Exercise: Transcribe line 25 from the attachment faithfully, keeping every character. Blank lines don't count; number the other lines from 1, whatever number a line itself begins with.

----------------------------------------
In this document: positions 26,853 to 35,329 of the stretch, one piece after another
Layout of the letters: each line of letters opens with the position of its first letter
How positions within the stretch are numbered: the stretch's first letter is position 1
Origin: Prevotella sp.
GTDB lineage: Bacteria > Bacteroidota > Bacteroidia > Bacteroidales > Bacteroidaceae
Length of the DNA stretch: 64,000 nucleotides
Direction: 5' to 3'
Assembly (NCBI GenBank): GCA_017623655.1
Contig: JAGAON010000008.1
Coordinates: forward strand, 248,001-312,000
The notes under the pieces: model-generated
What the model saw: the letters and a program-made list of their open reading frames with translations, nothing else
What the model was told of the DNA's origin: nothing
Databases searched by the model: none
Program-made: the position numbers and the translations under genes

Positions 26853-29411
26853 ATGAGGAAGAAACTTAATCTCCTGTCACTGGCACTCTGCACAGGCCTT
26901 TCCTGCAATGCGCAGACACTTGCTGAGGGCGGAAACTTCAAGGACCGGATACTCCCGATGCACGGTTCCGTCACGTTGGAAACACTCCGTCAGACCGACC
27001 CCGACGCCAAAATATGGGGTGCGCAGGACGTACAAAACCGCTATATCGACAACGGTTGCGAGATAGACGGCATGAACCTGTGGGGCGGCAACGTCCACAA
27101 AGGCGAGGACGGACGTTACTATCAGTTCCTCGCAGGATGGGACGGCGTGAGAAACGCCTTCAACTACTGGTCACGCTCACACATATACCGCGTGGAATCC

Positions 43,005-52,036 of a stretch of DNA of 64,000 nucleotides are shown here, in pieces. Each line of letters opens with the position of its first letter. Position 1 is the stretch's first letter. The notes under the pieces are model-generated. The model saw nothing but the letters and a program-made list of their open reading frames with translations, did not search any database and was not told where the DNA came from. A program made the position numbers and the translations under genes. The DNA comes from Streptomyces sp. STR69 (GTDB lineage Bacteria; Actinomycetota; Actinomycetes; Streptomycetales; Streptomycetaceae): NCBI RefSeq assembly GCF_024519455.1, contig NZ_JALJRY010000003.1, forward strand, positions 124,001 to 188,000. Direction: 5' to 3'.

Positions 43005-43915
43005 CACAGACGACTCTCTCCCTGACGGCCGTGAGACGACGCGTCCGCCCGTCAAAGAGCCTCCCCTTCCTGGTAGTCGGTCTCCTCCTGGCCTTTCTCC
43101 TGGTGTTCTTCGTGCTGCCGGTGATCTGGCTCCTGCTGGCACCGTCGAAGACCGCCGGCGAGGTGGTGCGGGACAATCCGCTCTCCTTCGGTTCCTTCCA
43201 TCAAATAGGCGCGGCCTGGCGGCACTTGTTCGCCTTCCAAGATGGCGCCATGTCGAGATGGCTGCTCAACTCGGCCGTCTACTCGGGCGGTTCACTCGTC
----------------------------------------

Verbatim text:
43201 TCAAATAGGCGCGGCCTGGCGGCACTTGTTCGCCTTCCAAGATGGCGCCATGTCGAGATGGCTGCTCAACTCGGCCGTCTACTCGGGCGGTTCACTCGTC